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Ukrainian Catholic archbishop offers ‘special thanks’ to pope on ‘all for all’ prisoner exchange plea

Pope Francis gives his Christmas blessing “urbi et orbi” (to the city and the world) from the central balcony of St. Peter’s Basilica at the Vatican Dec. 25, 2023. (CNS photo/Lola Gomez)

The head of the worldwide Ukrainian Greek Catholic Church has offered his gratitude following Pope Francis’s plea for an “all for all” prisoner exchange between Russia and Ukraine.

On Easter March 31, Pope Francis issued the “Urbi et Orbi” (“To the city and to the world”) blessing, continuing a papal tradition introduced in the 13th century.

In his message accompanying the blessing (which is associated with a plenary indulgence), the pope said the “doors of life” opened by “Jesus alone” are “continually … shut with the wars spreading throughout the world.”

“In calling for respect for the principles of international law, I express my hope for a general exchange of all prisoners between Russia and Ukraine: all for the sake of all!” said Pope Francis.

Major Archbishop Sviatoslav Shevchuk released a video message later that day in which he said “the words of the Easter greeting of the Holy Father Francis had a special response in the Ukrainian heart.”

“I express special thanks to the Pope on behalf of the families of our prisoners of war for the call for the Easter exchange of ‘all for all,’” said Major Archbishop Shevchuk. “We hope that the powerful of this world will hear your words, and Ukrainian and Russian families will wait for their dearest ones to come home.”

Last month, Kyrylo Budanov, head of Ukraine’s Defense Ministry’s Intelligence Directorate, told reporters on hand for one prisoner exchange that 3,235 Ukrainian fighters have so far been brought home.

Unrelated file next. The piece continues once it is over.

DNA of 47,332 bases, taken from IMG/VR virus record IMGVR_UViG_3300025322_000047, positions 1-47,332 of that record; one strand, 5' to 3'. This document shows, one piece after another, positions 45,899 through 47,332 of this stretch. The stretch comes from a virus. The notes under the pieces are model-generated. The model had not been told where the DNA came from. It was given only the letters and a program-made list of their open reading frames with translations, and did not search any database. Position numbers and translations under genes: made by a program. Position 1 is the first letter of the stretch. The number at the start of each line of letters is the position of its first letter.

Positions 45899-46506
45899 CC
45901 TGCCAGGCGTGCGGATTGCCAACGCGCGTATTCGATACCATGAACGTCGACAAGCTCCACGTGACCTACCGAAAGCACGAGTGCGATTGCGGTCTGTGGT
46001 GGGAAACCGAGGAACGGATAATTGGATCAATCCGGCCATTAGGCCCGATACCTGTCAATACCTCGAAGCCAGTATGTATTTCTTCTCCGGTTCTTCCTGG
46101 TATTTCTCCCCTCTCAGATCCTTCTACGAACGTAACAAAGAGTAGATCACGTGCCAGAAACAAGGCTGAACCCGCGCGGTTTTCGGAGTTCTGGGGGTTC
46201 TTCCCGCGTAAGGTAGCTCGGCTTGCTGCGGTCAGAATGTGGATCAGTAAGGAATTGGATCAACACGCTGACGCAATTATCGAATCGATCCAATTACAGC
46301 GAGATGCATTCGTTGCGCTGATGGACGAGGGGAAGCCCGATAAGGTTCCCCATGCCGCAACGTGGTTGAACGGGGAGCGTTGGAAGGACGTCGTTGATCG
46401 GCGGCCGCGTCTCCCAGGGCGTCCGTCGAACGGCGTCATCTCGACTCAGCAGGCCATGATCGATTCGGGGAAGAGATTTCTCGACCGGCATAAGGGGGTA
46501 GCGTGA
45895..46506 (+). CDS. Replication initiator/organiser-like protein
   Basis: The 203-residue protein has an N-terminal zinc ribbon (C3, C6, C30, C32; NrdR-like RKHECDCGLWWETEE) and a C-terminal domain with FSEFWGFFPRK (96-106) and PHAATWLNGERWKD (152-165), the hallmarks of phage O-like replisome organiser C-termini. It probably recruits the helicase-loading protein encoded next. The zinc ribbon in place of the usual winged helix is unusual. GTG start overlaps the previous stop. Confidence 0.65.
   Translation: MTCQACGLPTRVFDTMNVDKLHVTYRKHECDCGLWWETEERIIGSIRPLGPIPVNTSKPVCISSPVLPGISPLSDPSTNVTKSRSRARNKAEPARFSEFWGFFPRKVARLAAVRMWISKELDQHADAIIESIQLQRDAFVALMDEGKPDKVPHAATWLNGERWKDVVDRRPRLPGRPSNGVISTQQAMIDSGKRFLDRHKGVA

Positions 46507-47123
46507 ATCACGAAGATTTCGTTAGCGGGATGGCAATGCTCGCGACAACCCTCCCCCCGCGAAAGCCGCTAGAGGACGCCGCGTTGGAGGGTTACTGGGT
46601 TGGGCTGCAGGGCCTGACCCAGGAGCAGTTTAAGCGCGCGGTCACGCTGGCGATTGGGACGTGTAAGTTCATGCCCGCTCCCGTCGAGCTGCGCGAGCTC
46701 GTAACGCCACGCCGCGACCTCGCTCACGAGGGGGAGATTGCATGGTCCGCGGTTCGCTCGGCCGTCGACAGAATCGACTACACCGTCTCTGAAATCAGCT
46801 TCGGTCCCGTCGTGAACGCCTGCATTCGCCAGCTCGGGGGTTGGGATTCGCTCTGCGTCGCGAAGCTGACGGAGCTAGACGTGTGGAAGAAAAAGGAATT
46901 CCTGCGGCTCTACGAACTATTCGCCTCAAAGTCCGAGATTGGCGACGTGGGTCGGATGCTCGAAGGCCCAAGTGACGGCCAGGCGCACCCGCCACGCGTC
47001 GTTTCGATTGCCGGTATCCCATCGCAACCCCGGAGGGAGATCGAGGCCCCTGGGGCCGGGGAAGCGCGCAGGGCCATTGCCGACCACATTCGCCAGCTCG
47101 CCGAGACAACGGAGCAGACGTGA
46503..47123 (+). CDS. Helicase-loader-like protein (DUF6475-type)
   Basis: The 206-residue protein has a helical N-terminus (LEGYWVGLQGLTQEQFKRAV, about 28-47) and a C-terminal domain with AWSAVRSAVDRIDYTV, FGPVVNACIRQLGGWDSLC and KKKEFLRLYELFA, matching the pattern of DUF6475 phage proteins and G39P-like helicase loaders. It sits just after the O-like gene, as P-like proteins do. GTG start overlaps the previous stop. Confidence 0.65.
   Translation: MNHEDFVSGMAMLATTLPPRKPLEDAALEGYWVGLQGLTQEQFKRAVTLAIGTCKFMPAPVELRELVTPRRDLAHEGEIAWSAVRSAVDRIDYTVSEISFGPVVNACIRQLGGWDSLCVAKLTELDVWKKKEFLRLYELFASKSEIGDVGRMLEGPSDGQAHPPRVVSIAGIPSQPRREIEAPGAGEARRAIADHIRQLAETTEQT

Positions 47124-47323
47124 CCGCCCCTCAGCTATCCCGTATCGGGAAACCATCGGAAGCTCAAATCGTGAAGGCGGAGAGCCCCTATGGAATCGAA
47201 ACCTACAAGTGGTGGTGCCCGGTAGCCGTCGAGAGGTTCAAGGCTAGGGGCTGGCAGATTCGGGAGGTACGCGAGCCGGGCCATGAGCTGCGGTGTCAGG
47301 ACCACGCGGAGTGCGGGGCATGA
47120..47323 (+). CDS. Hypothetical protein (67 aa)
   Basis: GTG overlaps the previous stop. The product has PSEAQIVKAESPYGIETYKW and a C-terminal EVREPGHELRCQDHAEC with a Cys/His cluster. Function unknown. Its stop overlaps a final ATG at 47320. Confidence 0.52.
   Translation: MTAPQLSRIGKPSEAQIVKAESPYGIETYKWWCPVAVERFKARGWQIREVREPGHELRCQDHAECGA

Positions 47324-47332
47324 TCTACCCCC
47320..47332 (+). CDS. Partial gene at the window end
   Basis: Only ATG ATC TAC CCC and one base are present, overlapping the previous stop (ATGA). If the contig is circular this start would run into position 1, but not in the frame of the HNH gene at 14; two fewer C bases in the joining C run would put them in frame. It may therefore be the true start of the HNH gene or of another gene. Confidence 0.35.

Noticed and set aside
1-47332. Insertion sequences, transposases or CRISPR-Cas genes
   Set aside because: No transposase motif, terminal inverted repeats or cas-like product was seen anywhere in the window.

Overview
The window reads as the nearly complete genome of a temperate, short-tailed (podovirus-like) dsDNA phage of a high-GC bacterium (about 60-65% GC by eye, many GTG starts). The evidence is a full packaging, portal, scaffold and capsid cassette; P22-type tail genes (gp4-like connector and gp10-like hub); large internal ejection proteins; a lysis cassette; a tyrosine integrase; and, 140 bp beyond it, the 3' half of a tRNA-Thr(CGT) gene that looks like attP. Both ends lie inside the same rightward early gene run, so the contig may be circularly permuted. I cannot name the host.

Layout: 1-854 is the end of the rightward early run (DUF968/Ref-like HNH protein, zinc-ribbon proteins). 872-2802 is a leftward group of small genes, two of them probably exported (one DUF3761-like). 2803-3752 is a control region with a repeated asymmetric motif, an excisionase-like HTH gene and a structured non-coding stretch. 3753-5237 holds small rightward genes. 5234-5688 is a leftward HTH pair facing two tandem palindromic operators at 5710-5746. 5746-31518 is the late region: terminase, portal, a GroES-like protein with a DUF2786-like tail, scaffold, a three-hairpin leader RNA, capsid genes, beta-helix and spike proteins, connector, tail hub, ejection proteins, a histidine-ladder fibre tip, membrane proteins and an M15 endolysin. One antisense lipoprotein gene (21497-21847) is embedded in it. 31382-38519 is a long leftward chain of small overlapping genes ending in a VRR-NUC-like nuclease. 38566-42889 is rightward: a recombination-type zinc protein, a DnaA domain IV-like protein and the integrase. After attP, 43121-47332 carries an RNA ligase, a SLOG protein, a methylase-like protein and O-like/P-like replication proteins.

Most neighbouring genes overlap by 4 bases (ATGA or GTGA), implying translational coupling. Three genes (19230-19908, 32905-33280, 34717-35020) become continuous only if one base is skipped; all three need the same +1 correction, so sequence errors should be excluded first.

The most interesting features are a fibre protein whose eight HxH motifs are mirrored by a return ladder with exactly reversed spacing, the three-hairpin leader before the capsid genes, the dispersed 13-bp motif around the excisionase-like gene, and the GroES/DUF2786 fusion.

Since Russia’s full-scale invasion of Ukraine in February 2022 – determined to be a genocide in two joint reports from the New Lines Institute and the Raoul Wallenberg Center for Human Rights – an unknown number of Ukrainian soldiers, likely numbering in the thousands, have been captured by Russia, with a large number subjected to torture in violation of international humanitarian law.

On March 26, the United Nations’ Human Rights Monitoring Mission in Ukraine released a report detailing a sharp increase in “credible allegations of executions of captured Ukrainian POWs” in Russian custody.

Torture, beatings, electric shocks and denial of adequate food and medical attention were routinely experienced by Ukrainian POWs, over half of whom “were subjected to sexual violence,” U.N. investigators said.

Ukrainian camps for an estimated thousands of Russian POWs have been documented as adhering to international law, providing regular meals, hygienic care, free time, contact with loved ones by phone and even optional assembly-line work for small sums of pay.

In his message, Major Archbishop Shevchuk also thanked the Vatican’s top diplomats for supporting Ukraine’s sovereignty.

“We thank Vatican Secretary of State (Cardinal) Pietro Parolin for his statement that aggressor Russia must be the first to stop attacking, attacking, killing Ukrainians so that negotiations on a peaceful and diplomatic settlement of this war can begin,” said Major Archbishop Shevchuk. “After all, we understand (that) when Russia stops attacking us, there will be no war, and when Ukraine stops defending itself, there will be no Ukrainian people and their state.”

He also commended Archbishop Paul Richard Gallagher, secretary for Relations with States and International Organizations, who in a recent interview with America Magazine said, “We still support the territorial integrity of Ukraine.

“We do not endorse that the boundaries of countries should be changed by force. So that remains our position,” said Archbishop Gallagher in the interview. “We consider that a just position, and that is our position toward Ukraine.”

“The apostolic capital respects the sovereignty, independence and inviolability of Ukraine’s borders,” said Major Archbishop Shevchuk. “For Ukrainians, these words spoken to the heart of the international community are extremely important.”